Kenyan president is declared winner of troubled election

Incumbent President Uhuru Kenyatta holds the certificate of President-Elect of the Republic of Kenya after he was announced winner of the repeat presidential election at the IEBC National Tallying centre at the Bomas of Kenya, in Nairobi, Kenya on Monday. (REUTERS)
Updated 31 October 2017
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Kenyan president is declared winner of troubled election

NAIROBI, Kenya: President Uhuru Kenyatta on Monday was declared the overwhelming winner of a rerun election boycotted by Kenya’s main opposition leader, collecting 98 percent of the vote but also exposing the divisions roiling this East African country.
While Kenyatta’s backers celebrated his re-election, angry supporters of his rival, Raila Odinga, skirmished with police in Nairobi slums and burned tires in Kisumu, one of the opposition strongholds in western Kenya.
Kenya’s election commission said the turnout of registered voters in the Oct. 26 election was about 40 percent, compared with roughly twice that in August balloting that was nullified by the Supreme Court because of what it called “irregularities and illegalities.”
The rerun was marred by deadly clashes between police and Odinga supporters in the days that followed.
Kenyatta said he expected Odinga followers to mount new legal challenges, indicating the long saga that has left many Kenyans weary of conflict and has hurt business in East Africa’s economic hub is not over.
“My victory today was just part of a process that is likely to once again be subjected to a constitutional test through our courts,” Kenyatta said at the election commission headquarters after results were announced that gave him a second term. “I will submit to this constitutional path.”
Kenyatta said he would consider dialogue with the opposition after the outcome of any court proceedings. He also described his victory as a validation of his win in August, saying the 7.5 million votes that he received this time amounted to 90 percent of what he got earlier.
Odinga, who dismissed the repeat election as a sham and told his supporters not to participate, remained on the ballot and still got 73,000 votes, or just under 1 percent. In August, he received 45 percent to Kenyatta’s 54 percent.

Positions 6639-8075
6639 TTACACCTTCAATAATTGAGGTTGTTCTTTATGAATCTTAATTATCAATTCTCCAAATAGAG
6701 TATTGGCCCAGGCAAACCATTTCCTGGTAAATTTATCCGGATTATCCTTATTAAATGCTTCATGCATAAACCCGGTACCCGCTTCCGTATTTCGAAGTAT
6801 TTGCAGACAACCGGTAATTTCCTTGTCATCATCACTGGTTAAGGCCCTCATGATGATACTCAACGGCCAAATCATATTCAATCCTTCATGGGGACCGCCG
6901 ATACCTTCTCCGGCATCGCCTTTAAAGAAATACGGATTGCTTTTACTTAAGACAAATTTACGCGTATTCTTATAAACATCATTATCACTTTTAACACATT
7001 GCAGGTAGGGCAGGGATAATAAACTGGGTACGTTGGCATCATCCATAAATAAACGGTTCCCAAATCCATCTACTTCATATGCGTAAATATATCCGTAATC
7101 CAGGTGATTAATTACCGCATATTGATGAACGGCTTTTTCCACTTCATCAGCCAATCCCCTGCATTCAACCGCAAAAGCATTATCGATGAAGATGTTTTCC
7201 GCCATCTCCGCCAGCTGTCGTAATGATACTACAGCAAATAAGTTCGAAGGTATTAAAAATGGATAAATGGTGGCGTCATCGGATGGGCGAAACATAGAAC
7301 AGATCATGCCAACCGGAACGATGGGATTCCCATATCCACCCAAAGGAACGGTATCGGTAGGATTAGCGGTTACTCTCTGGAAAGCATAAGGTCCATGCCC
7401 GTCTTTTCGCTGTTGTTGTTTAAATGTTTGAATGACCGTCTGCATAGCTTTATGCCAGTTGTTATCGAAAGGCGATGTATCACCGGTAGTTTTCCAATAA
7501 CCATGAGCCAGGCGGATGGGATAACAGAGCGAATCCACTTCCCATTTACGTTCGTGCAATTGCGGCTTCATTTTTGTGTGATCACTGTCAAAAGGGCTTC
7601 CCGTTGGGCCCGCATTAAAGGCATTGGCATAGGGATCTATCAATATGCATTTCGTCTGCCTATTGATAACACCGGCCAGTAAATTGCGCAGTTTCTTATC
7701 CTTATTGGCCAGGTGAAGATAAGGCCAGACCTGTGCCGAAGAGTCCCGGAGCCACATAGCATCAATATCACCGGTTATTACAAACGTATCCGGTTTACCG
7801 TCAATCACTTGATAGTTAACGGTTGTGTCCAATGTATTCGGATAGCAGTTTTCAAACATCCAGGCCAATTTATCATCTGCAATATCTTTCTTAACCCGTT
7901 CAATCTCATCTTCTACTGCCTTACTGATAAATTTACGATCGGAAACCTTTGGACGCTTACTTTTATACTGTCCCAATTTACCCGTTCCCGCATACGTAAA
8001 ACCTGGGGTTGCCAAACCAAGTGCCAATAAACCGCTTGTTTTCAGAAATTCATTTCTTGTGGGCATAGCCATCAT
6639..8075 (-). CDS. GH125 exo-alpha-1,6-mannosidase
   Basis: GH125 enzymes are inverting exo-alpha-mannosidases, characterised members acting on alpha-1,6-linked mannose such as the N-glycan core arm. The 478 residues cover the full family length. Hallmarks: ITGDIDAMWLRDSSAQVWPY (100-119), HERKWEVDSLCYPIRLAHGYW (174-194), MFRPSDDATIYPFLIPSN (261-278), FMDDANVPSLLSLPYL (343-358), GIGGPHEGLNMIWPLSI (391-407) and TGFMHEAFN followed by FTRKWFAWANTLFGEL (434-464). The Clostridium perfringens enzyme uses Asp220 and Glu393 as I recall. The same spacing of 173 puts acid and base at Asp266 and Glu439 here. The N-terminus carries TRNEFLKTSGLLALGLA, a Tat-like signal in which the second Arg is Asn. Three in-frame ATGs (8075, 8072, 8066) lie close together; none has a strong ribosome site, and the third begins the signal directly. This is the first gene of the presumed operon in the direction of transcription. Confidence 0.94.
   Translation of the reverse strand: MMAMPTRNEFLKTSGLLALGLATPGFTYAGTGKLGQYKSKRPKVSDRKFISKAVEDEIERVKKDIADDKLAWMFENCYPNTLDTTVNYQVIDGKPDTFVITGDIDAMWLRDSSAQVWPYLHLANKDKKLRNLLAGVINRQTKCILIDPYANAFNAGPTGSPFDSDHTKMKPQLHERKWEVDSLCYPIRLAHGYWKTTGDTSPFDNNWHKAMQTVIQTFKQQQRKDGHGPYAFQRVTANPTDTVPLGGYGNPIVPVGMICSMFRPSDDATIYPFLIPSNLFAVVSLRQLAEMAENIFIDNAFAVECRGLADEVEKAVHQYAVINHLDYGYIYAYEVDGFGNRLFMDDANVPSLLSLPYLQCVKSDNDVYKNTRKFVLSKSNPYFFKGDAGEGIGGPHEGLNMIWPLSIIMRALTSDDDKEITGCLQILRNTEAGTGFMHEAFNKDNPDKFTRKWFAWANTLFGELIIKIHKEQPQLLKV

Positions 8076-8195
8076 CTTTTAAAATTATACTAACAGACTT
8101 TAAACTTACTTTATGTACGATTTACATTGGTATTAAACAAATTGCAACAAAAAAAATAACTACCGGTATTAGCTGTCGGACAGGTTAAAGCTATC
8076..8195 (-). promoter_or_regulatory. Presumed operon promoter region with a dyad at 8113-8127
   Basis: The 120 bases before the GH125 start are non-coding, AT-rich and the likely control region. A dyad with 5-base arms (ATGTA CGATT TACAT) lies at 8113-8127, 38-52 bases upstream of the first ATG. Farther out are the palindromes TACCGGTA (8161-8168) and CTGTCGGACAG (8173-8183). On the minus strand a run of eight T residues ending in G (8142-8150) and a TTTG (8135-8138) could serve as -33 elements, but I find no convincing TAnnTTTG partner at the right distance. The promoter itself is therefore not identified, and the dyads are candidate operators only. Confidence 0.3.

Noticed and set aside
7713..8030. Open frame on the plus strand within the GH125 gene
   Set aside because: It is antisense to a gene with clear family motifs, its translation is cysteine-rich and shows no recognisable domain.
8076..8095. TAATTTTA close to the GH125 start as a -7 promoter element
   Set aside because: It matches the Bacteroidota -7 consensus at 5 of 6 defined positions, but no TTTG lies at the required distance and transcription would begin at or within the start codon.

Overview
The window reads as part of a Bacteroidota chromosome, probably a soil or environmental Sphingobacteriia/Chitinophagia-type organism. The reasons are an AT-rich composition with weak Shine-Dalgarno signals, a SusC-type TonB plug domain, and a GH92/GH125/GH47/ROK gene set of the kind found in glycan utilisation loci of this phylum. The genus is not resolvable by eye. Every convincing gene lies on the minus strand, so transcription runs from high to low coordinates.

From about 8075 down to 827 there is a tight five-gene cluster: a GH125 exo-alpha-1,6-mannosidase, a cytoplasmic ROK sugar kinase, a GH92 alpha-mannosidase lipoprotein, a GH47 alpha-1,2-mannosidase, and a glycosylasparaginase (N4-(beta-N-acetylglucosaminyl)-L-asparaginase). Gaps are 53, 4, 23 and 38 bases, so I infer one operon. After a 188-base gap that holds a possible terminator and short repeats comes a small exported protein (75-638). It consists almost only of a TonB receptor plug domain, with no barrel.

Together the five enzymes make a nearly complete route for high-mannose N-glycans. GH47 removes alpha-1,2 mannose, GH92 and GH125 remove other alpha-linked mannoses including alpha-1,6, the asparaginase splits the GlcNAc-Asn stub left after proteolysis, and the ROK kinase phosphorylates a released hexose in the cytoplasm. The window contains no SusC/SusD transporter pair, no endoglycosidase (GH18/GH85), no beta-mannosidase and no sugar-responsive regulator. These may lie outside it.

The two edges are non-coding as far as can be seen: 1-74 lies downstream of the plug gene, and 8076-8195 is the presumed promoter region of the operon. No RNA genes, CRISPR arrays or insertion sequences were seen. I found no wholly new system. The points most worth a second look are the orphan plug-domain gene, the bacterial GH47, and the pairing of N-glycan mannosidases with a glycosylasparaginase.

At least nine people have died in violence since the rerun election. Some were shot by police; several died in fighting between Kenya’s different ethnic groups, highlighting the loyalties that drive Kenyan politics. Mobs have also looted shops and burned property in some areas.
Late Monday, crowds in the Nairobi slums of Kibera, Mathare and Kawangware — areas where Odinga has strong support — confronted police, set fires and blocked roads. Security forces used tear gas.
Tires were set ablaze in the western town of Kisumu.
“It was not an election that involved everyone,” said Peter Musundi, a Kawangware resident. He called the vote as a “nomination exercise” for the ruling Jubilee party.
Some Kenyatta backers celebrated his victory with song and dance.
“We wait for Kenya to move forward,” said supporter Ann Njoki, speaking near the election commission headquarters.
Voting did not take place in two dozen of Kenya’s 290 constituencies due to opposition protests, although the election commission cited an election law that says final results can be announced if the outcome is not affected by the tally in areas that didn’t vote.
Wafula Chebukati, chairman of the election commission, said before the Oct. 26 vote that he could not guarantee its credibility. Before announcing the results, however, he said he was confident it was a “free, fair and credible election.”
Odinga has said he will form a “resistance” movement to oppose the government, which has in turn accused opposition leaders of fomenting violence with incendiary rhetoric. He also said he wants another election to be held.
Odinga, who is from the Luo ethnic group, and Kenyatta, who is a Kikuyu, also faced off in a 2013 election similarly marred by allegations of vote-rigging. The opposition leader also ran unsuccessfully in 2007, and ethnic-fueled animosity after that vote killed more than 1,000 people and forced 600,000 from their homes.
Most of Kenya has been peaceful during the political standoff that has transfixed the nation since the August election; human rights groups say dozens of people were killed by police in unrest following the earlier vote.